The Heart's rhythm 'n' blues: Sex differences in circadian variation patterns of vagal activity vary by depressive symptoms in predominantly healthy employees

Jarczok, M. N., Aguilar-Raab, C., Koenig, J., Kaess, M., Borniger, J. C., Nelson, R. J., Hall, M., Ditzen, B., Thayer, J. F., Fischer, J. E. (July 2018) The Heart's rhythm 'n' blues: Sex differences in circadian variation patterns of vagal activity vary by depressive symptoms in predominantly healthy employees. Chronobiol Int, 35 (7). pp. 896-909. ISSN 1525-6073 (Electronic)0742-0528 (Linking)

DOI: 10.1080/07420528.2018.1439499


INTRODUCTION: Successful regulation of emotional states is positively associated to mental health, while difficulties in regulating emotions are negatively associated to overall mental health and in particular associated with anxiety or depression symptoms. A key structure associated to socio-emotional regulatory processes is the central autonomic network. Activity in this structure is associated to vagal activity can be indexed noninvasively and simply by measures of peripheral cardiac autonomic modulations such as heart rate variability. Vagal activity exhibits a circadian variation pattern, with a maximum during nighttime. Depression is known to affect chronobiology. Also, depressive symptoms are known to be associated with decreased resting state vagal activity, but studies investigating the association between circadian variation pattern of vagal activity and depressive symptoms are scarce. We aim to examine these patterns in association to symptom severity of depression using chronobiologic methods. METHODS: Data from the Manheim Industrial Cohort Studies (MICS) were used. A total of 3,030 predominantly healthy working adults underwent, among others, ambulatory 24-h hear rate-recordings, detailed health examination and online questionnaires and were available for this analysis. The root mean sum of successive differences (RMSSD) was used as an indicator of vagally mediated heart rate variability. Three individual-level cosine function parameters (MESOR, amplitude, acrophase) were estimated to quantify circadian variation pattern. Multivariate linear regression models including important covariates such as age, sex, and lifestyle factors as well as an interaction effect of sex with depressive symptoms were used to estimate the association of circadian variation pattern of vagal activity with depressive symptoms simultaneously. RESULTS: The analysis sample consisted of 20.2% females and an average age 41 with standard deviation of 11 years. Nonparametric bivariate analysis revealed significant MESOR and amplitude differences between the 90(th) percentile split, but not on acrophase. Multivariate linear regression models estimated depressive symptoms to be negatively associated with the 24h mean (MESOR) and oscillation amplitude in men but positively associated in women. This pattern of findings indicates a blunted day-night rhythm of vagal activity in men with greater depressive symptoms as well as a moderation effect of sex in the association of CVP and depressive symptoms. CONCLUSIONS: This is the first study investigating circadian variation pattern by mild depressive symptoms in a large, rather healthy occupational sample. Depressive symptoms were associated with decreased circadian variation pattern of vagal activity in men but with increased circadian variation pattern in women. The possible underlying mechanism(s) are discussed using the neurovisceral integration model. These findings may have implications for the knowledge on etiology, diagnosis, course, and treatment of depressive symptoms and thus may be of significant public health relevance.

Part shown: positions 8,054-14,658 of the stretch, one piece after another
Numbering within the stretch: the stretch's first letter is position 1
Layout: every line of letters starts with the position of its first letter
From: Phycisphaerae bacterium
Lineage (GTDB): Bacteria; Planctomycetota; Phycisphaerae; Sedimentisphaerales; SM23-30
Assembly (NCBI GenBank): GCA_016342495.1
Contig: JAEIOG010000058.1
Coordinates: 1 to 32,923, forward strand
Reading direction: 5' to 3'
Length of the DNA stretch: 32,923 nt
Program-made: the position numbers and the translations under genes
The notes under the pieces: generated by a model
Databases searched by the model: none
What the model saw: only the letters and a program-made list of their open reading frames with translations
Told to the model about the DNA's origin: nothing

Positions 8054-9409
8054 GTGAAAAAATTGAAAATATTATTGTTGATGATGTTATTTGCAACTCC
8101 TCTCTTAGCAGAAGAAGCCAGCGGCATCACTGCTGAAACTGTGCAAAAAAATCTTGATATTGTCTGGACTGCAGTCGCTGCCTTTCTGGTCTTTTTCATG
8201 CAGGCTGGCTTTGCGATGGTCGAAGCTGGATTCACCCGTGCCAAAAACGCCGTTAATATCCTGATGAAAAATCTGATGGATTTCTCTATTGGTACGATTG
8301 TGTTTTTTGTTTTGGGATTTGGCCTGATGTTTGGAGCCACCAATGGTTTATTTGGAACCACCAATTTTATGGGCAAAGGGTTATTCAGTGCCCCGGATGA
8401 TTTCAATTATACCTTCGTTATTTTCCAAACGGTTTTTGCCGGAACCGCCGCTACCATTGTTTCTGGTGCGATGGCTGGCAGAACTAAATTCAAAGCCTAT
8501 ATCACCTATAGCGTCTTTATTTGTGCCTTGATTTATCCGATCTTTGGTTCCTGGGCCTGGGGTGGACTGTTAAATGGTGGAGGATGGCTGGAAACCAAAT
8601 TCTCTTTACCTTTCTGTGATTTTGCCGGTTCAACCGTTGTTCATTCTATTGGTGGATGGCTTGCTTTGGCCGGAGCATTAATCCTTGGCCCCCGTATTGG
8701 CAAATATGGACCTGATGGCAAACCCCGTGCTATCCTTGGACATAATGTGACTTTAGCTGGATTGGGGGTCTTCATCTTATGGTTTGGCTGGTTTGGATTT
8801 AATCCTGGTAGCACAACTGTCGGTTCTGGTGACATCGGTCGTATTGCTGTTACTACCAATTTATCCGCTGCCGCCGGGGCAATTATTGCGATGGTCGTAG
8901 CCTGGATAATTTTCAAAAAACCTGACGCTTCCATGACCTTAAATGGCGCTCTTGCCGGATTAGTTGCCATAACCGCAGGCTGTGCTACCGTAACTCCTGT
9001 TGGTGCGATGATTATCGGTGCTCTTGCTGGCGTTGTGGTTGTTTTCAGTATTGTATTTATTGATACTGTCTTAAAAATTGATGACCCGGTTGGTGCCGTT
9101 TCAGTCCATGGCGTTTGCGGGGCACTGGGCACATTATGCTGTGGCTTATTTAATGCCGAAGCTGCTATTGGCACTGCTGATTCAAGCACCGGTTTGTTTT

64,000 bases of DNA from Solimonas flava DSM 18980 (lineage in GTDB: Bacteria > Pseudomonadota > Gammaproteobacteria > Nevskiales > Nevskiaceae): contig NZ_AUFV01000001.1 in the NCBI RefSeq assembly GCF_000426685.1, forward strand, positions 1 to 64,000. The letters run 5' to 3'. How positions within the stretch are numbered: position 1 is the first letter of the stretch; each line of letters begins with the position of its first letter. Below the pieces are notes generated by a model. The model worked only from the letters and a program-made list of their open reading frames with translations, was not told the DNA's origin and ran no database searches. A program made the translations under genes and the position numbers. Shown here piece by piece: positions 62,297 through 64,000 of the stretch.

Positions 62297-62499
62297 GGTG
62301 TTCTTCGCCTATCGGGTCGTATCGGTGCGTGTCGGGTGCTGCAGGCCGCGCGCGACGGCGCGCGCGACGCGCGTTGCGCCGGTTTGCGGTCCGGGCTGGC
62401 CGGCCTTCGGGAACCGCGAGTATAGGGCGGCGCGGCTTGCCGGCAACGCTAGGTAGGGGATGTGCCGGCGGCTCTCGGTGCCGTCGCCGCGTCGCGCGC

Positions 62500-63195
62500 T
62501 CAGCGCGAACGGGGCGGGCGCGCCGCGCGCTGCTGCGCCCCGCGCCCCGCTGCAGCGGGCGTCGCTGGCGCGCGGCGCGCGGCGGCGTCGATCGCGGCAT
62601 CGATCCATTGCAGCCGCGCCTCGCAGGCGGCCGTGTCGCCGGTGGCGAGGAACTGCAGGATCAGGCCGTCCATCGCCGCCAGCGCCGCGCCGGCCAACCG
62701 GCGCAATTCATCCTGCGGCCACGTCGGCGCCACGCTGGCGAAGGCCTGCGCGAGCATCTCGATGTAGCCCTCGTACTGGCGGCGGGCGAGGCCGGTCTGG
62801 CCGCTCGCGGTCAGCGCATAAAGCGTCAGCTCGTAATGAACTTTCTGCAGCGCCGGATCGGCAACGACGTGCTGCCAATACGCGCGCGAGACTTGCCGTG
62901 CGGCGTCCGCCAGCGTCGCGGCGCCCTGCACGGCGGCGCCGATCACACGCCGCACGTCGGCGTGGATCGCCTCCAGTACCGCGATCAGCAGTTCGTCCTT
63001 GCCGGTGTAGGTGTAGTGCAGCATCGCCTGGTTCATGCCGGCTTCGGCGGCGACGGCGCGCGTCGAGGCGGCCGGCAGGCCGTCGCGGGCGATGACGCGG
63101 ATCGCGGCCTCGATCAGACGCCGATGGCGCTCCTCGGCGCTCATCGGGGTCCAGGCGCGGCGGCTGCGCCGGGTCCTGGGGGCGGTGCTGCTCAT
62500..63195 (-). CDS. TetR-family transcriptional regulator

Item Type: Paper
Subjects: diseases & disorders
diseases & disorders > mental disorders
diseases & disorders > mental disorders > mood disorders
organs, tissues, organelles, cell types and functions > tissues types and functions > biological clock
neurobiology > neuroscience > circadian rhythm
diseases & disorders > mental disorders > mood disorders > depression
neurobiology > neuroscience
organism description > animal behavior > sex differences
CSHL Authors:
Communities: CSHL labs > Borniger lab
Depositing User: Adrian Gomez
Date: July 2018
Date Deposited: 06 Jan 2020 14:09
Last Modified: 20 Feb 2024 20:55
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